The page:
In ten minutes, I’m going to be interviewed on a national Japanese radio station about First Words. It’s been a while since I was last interviewed on the radio (BBC World Service) and that time wasn’t live – this time I’ll be live on air, plus it won’t be from an English speaking country. I predict fun and foibles galore.
I’m a bit wary of live interviews – it’s too easy to completely lose it, start talking gibberish and making stuff up; you’d better hope you’re talking to a sympathetic DJ, or else you’re in for a humiliation. I’ve done my homework though – I have several web browsers open with all the information I might need and I have large quantities of water standing by. Hopefully it’ll all go well.
First Words ended today on a high note with a feature article in a major Australian newspaper. We could’ve kept the competition going on for a few more days and tried for some more publicity, but I felt that it was best to finish the competition and get the results published while we still had some good momentum. It accomplished its purpose and more, by attracting the attention of thousands of people around the world to Mars and also spreading a bit of fun around – there was no point squeezing the idea dry.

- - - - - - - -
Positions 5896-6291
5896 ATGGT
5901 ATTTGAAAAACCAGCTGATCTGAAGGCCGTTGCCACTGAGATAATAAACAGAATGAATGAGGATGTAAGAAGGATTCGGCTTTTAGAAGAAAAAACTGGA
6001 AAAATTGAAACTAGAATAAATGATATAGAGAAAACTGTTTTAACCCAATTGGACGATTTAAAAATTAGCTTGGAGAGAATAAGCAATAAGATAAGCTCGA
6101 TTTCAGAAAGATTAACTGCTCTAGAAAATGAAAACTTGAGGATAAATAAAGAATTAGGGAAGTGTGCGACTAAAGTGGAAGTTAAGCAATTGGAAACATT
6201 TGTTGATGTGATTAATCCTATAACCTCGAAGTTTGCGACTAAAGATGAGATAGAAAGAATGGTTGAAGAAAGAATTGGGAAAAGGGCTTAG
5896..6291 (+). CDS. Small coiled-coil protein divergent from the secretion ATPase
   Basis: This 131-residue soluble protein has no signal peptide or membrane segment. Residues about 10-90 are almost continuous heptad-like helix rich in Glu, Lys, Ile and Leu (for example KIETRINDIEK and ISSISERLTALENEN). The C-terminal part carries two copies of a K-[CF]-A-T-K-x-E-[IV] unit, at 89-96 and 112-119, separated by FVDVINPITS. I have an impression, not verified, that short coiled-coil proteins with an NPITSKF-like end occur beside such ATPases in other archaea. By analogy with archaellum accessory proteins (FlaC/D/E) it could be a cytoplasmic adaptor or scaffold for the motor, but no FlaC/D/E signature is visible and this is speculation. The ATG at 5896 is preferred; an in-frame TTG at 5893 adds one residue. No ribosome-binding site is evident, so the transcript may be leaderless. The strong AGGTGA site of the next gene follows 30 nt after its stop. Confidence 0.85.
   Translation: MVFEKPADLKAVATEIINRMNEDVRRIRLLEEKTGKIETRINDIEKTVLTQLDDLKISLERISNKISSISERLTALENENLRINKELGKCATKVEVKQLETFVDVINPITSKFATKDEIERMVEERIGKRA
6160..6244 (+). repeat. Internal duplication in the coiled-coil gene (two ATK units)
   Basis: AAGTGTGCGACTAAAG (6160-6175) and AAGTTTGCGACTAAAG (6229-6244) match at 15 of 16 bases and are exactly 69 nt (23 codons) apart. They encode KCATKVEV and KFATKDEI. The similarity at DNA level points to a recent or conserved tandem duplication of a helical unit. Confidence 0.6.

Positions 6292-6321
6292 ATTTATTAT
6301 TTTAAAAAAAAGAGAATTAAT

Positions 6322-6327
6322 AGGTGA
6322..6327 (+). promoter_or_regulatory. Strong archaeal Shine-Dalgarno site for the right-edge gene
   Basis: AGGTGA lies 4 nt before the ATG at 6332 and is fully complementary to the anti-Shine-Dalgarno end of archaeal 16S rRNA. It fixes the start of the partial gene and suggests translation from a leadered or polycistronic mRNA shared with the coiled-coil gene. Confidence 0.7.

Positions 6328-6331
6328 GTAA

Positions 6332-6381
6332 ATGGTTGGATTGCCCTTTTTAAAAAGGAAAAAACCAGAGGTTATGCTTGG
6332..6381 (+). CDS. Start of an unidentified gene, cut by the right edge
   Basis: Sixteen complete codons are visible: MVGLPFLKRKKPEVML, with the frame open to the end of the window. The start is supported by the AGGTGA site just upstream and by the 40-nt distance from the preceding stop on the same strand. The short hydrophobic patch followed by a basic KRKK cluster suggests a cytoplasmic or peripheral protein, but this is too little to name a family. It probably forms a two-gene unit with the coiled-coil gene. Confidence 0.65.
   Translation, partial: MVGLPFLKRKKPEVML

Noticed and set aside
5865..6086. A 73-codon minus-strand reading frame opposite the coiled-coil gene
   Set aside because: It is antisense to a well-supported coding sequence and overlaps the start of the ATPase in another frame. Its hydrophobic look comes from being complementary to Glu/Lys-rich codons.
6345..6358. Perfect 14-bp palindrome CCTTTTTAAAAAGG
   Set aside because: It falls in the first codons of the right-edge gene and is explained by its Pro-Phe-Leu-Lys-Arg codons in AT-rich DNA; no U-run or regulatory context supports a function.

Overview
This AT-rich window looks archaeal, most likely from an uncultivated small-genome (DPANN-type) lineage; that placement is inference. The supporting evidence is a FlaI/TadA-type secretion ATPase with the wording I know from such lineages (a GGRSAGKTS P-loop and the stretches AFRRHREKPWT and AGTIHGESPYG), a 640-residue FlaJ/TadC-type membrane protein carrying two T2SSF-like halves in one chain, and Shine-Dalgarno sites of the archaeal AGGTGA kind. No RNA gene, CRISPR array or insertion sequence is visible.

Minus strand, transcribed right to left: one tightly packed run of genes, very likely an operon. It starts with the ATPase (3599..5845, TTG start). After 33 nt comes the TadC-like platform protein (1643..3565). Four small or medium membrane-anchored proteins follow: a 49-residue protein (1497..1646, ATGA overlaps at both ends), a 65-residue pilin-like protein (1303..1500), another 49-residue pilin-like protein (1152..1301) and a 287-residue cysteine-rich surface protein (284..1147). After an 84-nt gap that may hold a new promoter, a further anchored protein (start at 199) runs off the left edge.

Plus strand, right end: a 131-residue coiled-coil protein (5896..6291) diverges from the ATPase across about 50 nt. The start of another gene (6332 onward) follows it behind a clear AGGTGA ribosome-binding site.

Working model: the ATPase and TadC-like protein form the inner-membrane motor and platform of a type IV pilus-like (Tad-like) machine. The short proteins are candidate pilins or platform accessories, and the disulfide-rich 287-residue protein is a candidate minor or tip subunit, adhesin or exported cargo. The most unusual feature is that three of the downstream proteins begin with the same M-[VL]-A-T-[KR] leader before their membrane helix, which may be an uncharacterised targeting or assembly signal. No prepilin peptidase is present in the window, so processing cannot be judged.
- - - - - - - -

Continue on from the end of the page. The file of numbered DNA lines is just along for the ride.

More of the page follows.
So, what now? Well, the competition has to be judged, of course, and luckily I have a few people helping with that considering there are about 3700 entries. All of it will be over in a few days though – we’ll announce the winners, send out a press release and that’ll be that. I’ll have a rest from Mars activities for a few weeks, maybe edit an article or two for New Mars. After that, I’m planning to set up a Mars Wiki which in theory should only take an hour or two. I’m tending towards projects that leverage the ability of other people to do work and create content these days – as you’d expect, they require less work (but more thought in conception) and produce more powerful results.